In Part I of our Smile Sarasota Blog on this topic, we discussed that it can be difficult to tell when you have oral health problems – not everything hurts. Smile Sarasota knows you want to be healthy in every way and your mouth will eventually ‘talk back to you’ if you aren’t paying attention! Your teeth may not be as healthy as you think they are. Part II talks about things to pay attention to rather than ignore.
- Are your teeth getting darker? – Sometimes dental problems can be seen rather than felt. When one tooth starts to look darker than the surrounding teeth, it could indicate a problem with the nerve inside the tooth. If a tooth is struck, often a sports injury, the nerve inside the tooth cannot sustain the trauma and often occurs in front teeth. If you see one tooth darkening, you should definitely consult Dr. Still…even if there is no discomfort. If you don’t pay attention to this, it can result in the loss of the tooth.
- Do you have mouth pain that lingers? If your teeth are healthy, you should not have discomfort when brushing, flossing, or chewing. Pain when biting or chewing can indicate you’ve sustained a temporary tooth injury or more serious damage. Sometimes you can have a ‘bruised tooth.’ For example, if you bite into something hard unexpectedly, the tooth can become tender for a few days. Like any bruise in your body, usually this eventually heals. Any tooth pain that does not go away after a week could be a sign of a serious issue, such as a cracked tooth, which might require further care.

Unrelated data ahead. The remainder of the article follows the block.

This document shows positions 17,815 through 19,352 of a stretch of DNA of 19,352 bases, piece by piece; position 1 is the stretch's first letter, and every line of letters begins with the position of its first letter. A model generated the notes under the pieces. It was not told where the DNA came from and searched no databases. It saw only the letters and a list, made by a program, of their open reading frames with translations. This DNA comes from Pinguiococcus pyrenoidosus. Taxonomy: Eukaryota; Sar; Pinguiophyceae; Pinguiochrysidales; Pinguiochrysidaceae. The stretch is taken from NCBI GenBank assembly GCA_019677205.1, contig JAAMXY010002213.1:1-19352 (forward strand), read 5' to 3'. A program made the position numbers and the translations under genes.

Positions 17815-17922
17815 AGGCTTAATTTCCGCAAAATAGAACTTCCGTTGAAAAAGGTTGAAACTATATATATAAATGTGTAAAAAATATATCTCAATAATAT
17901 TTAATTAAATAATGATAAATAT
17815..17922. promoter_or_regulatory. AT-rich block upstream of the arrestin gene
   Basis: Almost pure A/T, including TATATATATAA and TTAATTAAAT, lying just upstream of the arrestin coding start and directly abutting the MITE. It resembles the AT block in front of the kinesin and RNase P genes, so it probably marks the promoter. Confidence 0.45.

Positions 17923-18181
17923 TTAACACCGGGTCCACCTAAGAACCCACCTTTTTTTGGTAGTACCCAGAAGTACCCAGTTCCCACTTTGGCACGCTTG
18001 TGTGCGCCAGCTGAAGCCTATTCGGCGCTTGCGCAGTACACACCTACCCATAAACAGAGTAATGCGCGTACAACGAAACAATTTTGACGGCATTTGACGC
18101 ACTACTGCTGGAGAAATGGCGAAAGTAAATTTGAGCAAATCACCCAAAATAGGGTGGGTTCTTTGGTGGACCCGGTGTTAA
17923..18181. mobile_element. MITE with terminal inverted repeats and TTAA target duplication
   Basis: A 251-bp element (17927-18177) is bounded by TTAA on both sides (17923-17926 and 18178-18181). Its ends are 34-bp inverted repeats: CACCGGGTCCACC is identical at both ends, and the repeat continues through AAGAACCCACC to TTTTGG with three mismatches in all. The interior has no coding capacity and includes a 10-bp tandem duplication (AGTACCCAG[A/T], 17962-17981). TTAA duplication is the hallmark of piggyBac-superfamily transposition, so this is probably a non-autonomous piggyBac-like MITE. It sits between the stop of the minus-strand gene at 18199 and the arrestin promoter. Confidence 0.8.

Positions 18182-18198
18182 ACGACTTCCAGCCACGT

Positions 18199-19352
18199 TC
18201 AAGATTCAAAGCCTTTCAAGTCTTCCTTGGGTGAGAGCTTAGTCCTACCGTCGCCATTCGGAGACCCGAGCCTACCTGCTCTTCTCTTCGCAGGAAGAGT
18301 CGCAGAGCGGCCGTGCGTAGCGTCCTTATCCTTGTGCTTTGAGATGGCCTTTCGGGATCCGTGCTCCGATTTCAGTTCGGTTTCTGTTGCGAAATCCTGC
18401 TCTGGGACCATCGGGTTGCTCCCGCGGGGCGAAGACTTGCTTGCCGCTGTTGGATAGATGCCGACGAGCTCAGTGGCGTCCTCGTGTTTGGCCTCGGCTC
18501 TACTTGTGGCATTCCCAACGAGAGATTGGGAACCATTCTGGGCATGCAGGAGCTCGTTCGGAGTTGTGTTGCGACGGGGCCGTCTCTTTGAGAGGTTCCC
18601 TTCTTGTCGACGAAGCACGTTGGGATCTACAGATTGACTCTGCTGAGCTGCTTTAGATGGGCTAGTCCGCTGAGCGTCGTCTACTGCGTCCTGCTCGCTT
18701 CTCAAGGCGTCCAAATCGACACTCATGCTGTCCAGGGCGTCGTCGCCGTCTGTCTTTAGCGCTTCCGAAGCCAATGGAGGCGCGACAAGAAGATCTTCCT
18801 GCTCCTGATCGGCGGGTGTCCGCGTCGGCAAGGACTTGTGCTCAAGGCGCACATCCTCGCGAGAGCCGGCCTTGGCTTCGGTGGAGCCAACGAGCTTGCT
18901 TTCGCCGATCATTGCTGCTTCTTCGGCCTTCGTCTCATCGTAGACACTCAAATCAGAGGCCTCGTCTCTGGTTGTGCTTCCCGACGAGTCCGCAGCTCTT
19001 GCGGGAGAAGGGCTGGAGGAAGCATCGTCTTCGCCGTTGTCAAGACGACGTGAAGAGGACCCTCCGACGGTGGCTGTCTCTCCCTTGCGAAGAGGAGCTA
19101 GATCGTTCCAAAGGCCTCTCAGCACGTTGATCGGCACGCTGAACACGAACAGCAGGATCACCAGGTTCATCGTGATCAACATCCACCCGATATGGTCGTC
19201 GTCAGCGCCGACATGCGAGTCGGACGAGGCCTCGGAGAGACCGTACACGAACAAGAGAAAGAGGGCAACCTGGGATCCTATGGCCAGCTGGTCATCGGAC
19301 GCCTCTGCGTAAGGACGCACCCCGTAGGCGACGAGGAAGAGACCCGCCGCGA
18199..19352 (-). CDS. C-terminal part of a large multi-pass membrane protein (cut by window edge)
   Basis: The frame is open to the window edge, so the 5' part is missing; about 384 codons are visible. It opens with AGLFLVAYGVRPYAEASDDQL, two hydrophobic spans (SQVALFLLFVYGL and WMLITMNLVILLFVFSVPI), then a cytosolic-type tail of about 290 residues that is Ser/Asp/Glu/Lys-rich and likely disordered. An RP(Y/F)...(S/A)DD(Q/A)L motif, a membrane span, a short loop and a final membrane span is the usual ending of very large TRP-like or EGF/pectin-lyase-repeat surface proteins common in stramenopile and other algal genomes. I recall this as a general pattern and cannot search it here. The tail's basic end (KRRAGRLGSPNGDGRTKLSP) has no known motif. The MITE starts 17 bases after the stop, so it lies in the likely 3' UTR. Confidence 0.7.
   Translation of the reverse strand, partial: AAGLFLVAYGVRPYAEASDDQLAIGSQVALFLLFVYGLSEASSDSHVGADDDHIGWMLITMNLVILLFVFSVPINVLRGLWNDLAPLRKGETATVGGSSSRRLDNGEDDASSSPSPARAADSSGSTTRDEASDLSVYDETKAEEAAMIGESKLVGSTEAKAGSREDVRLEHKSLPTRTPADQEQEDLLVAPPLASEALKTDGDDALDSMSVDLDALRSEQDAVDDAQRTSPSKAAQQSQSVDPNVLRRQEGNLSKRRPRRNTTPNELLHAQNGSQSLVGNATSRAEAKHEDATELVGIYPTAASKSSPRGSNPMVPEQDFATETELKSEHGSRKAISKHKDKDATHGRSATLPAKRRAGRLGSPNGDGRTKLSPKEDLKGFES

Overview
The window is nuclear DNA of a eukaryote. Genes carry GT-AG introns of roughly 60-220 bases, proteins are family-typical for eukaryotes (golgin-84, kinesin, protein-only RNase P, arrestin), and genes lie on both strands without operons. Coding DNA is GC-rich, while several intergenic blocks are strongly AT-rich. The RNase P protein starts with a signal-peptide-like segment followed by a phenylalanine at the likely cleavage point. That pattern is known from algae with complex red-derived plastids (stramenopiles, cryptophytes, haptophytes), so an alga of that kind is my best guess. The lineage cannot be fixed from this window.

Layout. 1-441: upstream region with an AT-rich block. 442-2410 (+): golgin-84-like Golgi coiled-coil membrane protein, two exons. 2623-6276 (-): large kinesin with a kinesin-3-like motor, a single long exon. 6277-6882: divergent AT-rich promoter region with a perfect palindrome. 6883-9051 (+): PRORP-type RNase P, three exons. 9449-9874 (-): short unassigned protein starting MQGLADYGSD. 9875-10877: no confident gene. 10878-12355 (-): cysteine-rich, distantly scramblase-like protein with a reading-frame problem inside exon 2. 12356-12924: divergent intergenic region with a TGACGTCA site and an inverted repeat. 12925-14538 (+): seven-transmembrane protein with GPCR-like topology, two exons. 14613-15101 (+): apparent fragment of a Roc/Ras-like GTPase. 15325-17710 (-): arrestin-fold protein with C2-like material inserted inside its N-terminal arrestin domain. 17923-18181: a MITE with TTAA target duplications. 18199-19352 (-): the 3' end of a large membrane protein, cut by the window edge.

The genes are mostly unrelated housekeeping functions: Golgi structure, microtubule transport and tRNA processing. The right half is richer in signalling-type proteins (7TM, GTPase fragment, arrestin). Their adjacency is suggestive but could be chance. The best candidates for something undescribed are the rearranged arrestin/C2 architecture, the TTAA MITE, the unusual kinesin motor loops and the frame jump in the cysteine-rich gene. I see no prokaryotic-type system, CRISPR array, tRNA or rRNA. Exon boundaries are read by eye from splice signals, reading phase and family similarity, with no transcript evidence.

- Are your teeth sensitive to hot and cold? Sensitivity to hot or cold foods and beverages can be a sign that a cavity is brewing in your teeth. Healthy teeth usually aren’t too sensitive to extreme temperatures, but ailing teeth might hurt or ache after you take a sip of a hot drink or enjoy a bowl of ice cream. Often, the length of time the teeth hurt are an indication of how severe the problem may be. Do not be alarmed if it hurts just for a second – this is common because sometimes cold drinks tend to trigger a bit of sensitivity for just a brief second. You know you may be having a problem if the sensitivity to cold or hot lasts longer and longer. Talk to Dr. Still about any sensitivity you might be experiencing.
- You notice you have a tense jaw when you wake up – If you frequently wake up with a sore jaw or a slight headache, jaw clenching or tooth grinding might be the culprit. Many people grind their teeth at night or clench their jaw during stressful moments. Tooth grinding or clenching can cause teeth to become sensitive to hot, cold, or even just pressure. Often patients are very aware that they have this problem because they catch themselves clenching or grinding during stressful situations. Sometimes grinding or clenching can translate into temporomandibular joint dysfunction or TMJ. This condition can have lasting consequences for your jaw.
- Your teeth seem to be getting longer or bigger – Teeth can sometimes appear to grow longer or wider and this is often a sign of gum disease or damage. Your gums may be gradually receding due to gum disease, but as this is a progressive disease, you might not notice at first. As your tooth roots become more exposed, you not only get that ‘long in the tooth’ look but start to feel sensitivity and pain. Another culprit is toothbrush abrasion. Heavy-handed use of a hard toothbrush can cause the gums to recede over time.
Call Smile Sarasota today if you have any of the issues discussed here and we will do our best to help you have healthy teeth and gums for life!
Sources and Credits: modernmindandbody.com, webmd, everydayhealth.com